CARLITO PABLO (GEORGIA STRAIGHT) A proposed rental building in Kerrisdale will charge “above average” rates in the west side of Vancouver.
Although rents will be higher, the City of Vancouver believes that the development will contribute to its “affordable” housing goals.
Rents start at $1,903 per month for a one-bedroom unit, and $3,702 for a three-bedroom unit.
The rents apply at the date of the public hearing before council, which is on July 10.
From then on, the developer of the property at 2109 West 35thAvenue can increase rents yearly based on the allowed raises under the provincial tenancy law until the first tenants move in.
According to the staff report, the proposed rents are “above average” when compared to “average rents in newer buildings in the west area of Vancouver”.
The report noted that newer buildings in the west side have an average monthly rent of $1,798 for a one bedroom, and $3,566 for a three-bedroom unit.
However, according to the report, the proposed rents “provide an affordable alternative to homeownership”.
The single-family lot located on the west side of Arbutus Street is subject to a rezoning application to allow for the construction of a three-storey rental building with 12 units.
There will be six one-bedroom units, and six three-bedroom units.
In a report to council, Karen Hoese, acting assistant director for downtown of the city’s planning, urban design and sustainability, wrote that staff have concluded that the project “generally meets the intent” of the city’s Affordable Housing Choices Interim Rezoning Policy or the AHC Policy.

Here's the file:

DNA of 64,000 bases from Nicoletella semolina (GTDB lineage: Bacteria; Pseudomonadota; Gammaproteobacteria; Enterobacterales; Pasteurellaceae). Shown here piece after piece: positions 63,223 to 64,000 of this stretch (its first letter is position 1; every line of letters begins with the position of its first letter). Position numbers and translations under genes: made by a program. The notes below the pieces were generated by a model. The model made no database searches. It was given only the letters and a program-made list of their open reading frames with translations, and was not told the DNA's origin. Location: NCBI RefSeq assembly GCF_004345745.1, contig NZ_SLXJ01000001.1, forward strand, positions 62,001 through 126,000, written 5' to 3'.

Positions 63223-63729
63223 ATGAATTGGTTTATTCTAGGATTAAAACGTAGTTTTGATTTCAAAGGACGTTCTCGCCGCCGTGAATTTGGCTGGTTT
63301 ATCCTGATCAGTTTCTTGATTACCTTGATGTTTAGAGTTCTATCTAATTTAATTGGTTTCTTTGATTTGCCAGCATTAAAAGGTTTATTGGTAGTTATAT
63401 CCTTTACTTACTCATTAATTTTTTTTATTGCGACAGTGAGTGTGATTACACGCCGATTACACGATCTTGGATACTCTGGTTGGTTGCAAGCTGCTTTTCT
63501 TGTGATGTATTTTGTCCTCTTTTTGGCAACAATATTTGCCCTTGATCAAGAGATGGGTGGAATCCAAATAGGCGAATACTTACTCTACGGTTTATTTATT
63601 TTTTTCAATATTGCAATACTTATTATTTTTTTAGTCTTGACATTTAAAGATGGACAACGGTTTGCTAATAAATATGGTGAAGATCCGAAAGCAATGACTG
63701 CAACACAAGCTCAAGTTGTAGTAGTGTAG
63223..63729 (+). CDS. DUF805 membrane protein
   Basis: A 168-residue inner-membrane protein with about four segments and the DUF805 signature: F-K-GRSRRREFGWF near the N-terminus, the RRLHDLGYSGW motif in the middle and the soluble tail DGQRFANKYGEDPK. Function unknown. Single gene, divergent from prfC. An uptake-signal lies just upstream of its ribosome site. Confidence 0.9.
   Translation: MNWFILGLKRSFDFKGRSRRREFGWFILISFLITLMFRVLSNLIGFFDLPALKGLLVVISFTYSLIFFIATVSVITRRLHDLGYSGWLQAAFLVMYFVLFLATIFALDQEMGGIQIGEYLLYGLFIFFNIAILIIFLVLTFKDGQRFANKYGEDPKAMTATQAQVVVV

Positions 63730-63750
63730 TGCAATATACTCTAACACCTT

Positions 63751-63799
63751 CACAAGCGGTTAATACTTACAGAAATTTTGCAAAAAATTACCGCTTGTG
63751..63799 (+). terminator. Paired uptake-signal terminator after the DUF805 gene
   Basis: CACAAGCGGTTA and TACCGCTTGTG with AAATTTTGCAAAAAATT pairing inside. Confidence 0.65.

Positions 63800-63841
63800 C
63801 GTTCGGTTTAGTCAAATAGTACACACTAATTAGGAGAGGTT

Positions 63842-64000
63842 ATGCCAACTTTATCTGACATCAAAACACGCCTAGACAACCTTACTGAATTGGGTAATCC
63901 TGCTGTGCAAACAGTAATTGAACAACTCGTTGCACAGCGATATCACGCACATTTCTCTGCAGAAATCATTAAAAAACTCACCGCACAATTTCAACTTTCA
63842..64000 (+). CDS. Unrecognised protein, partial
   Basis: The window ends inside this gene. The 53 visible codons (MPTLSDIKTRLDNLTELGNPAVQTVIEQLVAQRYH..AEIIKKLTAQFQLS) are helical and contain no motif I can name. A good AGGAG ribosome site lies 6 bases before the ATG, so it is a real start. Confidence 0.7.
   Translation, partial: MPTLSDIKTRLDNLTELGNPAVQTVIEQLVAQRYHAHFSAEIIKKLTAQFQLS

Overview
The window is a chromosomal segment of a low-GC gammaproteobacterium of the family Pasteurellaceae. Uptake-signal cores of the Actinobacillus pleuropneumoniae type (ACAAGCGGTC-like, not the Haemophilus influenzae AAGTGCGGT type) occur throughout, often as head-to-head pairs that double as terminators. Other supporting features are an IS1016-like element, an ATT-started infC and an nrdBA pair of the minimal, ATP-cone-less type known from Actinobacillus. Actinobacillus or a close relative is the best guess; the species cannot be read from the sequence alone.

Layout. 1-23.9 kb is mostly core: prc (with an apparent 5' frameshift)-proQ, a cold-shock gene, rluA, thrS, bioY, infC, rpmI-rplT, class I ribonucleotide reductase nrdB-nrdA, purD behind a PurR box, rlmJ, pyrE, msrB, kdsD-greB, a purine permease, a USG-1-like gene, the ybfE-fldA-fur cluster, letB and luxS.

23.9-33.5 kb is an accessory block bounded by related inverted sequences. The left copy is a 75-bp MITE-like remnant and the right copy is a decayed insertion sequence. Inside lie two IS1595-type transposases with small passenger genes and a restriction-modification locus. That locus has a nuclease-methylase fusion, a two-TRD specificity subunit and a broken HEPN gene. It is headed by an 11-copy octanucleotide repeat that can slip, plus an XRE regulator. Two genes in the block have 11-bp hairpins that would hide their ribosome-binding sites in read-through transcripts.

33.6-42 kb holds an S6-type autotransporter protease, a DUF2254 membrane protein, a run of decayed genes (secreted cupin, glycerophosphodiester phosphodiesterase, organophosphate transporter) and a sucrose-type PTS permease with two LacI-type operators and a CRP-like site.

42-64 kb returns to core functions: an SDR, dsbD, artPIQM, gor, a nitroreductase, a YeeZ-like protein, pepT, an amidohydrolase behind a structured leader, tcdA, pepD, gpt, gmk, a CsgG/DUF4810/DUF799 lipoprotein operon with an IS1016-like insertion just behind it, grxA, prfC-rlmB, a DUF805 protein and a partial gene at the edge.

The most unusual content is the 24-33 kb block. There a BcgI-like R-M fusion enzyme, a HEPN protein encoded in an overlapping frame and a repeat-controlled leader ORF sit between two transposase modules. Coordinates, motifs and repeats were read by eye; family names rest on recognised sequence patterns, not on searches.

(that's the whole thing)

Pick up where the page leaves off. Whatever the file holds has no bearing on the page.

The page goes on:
“The AHC Policy plays a role in the achievement of those targets by helping to realize secured market rental housing,” Hoese explained. “Affordability in the context of the AHC Policy and this application, relates to the delivery of secured rental housing which provides a more affordable housing option for nearly half of Vancouver’s population and contributes to a number of City initiatives intended to create diverse and sustainable communities.”
Moreover, “AHC Policy units are targeted to moderate income households and the program extends throughout all parts of the city, thereby providing options that are more affordable than home ownership.”
If approved by council, the rental development will be exempted from paying development cost levies to the city.
In her report, Hoese stated that the development would “contribute to City-wide goals for the achievement of key affordable housing goals of the City”.
Vancouver city council approves allocation of $8 million towards affordable housing initiatives
NAOBIH O'CONNOR (VANCOUVER COURIER) Vancouver city council has approved staff recommendations on how to spend $8 million worth of empty home tax revenue it’s collected to date.
The City of Vancouver expects it will collect $30 million from the tax in the first year, but implementation and operating costs will eat up $10 million, leaving $20 million to be invested on affordable housing initiatives.
About $18 million of the anticipated $30 million has been collected so far, which, after implementation and operating costs are covered, produces $8 million for distribution.
The money will be split as follows:
Staff recommendations were informed by public feedback collected during a consultation process that included an online survey and a one-day “idea jam.”
“I’m very pleased that council has approved a variety of new affordable housing investments funded by Vancouver’s first Empty Homes Tax,” Mayor Gregor Robertson stated in a June 21 press release. “Thank you to everyone who took the time to submit, like, and comment on your favourite housing ideas. We will now be moving forward with new initiatives that will boost support for low-income renters, create more co-op and non-profit housing, and look at new opportunities to make the best use of our existing rental housing.”
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